Bassist Brent Eva played a five-string bass with a low B string, delivering an extra cushion for the spine or the booty on the low end, a couple of times slamming out a series of fat, boomy chords as the band’s ten-minute-plus jams finally wound their way to a big crescendoing conclusion; other times, they’d fade down gracefully, a couple of times to trick endings that Lieberman or sax player Mark Wienand would pick up in a split-second and build to another big swell. Wienand’s soprano sax solo on a fast, rocksteady-tinged jam toward the end of their first set added a genuinely riveting undercurrent of unease. Building from a suspenseful Rhodes intro to a murky but catchy funk groove, the best song of the night was Ancestors, Roberts finally kicking out a brief, blistering funk-metal solo right before they finally wrapped it up. Hip-hop with a good live band is always inspiring to see; in this case, the band was as good or even better than the lyrics. Watch this space for future NYC dates.

August 20, 2010 Posted by | concert, funk music, Live Events, Music, music, concert, New York City, rap music, review, Reviews | , , , , , , , , , , , , , , , , , , , , , , , , , , , , , , | 1 Comment

This Hole’s Got a Bucket in It

Ben Syversen plays trumpet in two of New York’s best bands, Balkan juggernaut Raya Brass Band and also ferociously eclectic guitar-and-horn-driven “new Balkan uproar” outfit Ansambl Mastika. His new solo album Cracked Vessel is a masterpiece of warped, paint-peeling noise and spontaneous fun. Part noise-rock, part free jazz, with frequent Balkan and funk tinges, it screeches, squalls and rattles its way through one side of your cranium and out the other. Easy listening? Hardly, but it’s without question one of the most deliciously intense albums of the year (it’ll be on our Best of 2010 list at the end of December). Alongside Syversen’s alternately thoughtful atmospherics, blazing Gypsy sprints and tersely wary passages, Xander Naylor’s guitars do triple duty, serving as both bass and percussion along with providing some of the most memorably twisted sonics recently captured on disc. The beats can get even crazier when Jeremy Gustin’s drums are in the mix; otherwise, he holds this beast to the rails while it thrashes to break free and leap into the nearest abyss.

The album opens with the possibly sardonically titled Frontman, Syversen playing sort of a “charge” theme over percussive, trebly guitar skronk. As is the case frequently here, the drums crash in, the guitar goes nuts – and then it’s over. A staggered, off-kilter stomp with Balkan overtones, Weird Science sounds like a sketch that Slavic Soul Party might have abandoned because it was too crazy even for them, especially as the guitar careens and roars. Bad Idea contrasts pensive, terse trumpet against gingerly stumbling guitar underneath, finally exploding in a ball of chromatic fury and then back down again. Naylor cools the embers with sheets of reverb-drenched white noise.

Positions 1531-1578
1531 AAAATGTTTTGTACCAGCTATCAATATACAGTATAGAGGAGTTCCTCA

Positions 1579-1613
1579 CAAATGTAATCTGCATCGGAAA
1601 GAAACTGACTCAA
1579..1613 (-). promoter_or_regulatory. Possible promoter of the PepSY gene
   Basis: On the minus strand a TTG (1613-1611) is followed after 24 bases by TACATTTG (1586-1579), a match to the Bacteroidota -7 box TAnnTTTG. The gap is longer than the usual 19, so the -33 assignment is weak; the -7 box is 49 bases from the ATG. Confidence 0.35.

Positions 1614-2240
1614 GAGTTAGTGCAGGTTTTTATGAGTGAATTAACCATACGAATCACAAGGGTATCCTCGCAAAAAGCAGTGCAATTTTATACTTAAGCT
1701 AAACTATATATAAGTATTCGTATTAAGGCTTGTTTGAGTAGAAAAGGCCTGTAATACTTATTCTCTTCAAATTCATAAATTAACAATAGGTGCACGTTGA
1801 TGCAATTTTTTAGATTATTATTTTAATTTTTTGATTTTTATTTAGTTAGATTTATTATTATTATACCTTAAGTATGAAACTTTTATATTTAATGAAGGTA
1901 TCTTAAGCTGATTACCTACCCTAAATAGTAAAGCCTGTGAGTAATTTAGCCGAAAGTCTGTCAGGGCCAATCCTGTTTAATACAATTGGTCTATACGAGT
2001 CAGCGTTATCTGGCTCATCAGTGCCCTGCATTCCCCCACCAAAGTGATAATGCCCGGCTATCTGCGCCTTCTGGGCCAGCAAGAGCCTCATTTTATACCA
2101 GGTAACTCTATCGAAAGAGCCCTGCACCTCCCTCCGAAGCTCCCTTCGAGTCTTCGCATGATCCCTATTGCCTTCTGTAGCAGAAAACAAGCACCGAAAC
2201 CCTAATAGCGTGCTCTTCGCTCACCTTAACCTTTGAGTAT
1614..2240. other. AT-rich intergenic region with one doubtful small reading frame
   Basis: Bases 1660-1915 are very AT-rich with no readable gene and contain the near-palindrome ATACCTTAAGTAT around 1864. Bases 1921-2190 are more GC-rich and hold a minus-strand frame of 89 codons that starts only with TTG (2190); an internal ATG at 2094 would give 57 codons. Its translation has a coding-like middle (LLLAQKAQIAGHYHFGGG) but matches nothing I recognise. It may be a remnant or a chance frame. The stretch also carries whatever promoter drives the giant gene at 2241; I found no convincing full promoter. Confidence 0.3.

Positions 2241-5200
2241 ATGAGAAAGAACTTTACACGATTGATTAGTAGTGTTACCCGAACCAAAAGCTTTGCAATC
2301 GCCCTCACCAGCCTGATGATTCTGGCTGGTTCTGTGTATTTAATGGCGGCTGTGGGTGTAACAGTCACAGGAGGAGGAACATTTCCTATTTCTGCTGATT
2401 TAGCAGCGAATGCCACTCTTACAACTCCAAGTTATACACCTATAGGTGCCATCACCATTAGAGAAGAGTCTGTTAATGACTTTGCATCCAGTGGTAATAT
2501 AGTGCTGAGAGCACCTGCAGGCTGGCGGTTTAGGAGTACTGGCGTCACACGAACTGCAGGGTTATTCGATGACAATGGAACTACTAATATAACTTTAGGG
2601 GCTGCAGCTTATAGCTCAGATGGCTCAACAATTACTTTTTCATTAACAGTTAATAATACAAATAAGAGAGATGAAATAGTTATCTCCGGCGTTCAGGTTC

The fourth track, Untitled, begins with a creepy minimalist Bill Frisell guitar taqsim and gets even weirder: even Syversen’s pensive, sostenuto trumpet can’t normalize this one. Krazzle works a long noise-funk crescendo up to a macabre trill, all the way down through a shower of amplifier sparks to virtual stillness – and suddenly they’re back at it. End of Time turns a playful trumpet-and-guitar conversation into a memorably nasty confrontation and another effective quiet/insane dialectic; From the Abyss has Syversen craftily dodging everything Naylor and Gustin can hurl at him, which is a lot, all the way down to a netherworld where a richly and unexpectedly beautiful minor-key art-rock song assembles itself and then eventually fades. It’s the most counterintuitive and richly satisfying passage in the entire album. There’s also the aptly titled Apparition, a study in percussion on all available instruments; Fried Fruit, a twisted funk tune, and the bonus track, Talk, which hints at minor-key janglerock before going completely off the rails with several blasts of guitar fury and finally a brutal, bodyslamming crescendo. The louder you play this, the more exhilarating it is. Definitely not for the faint of heart. Watch this space for upcoming shows.

August 4, 2010 Posted by | avant garde music, experimental music, funk music, Music, music, concert, review, Reviews, rock music | , , , , , , , , , , , , , , , , , , , , , , , , , , , , | Leave a comment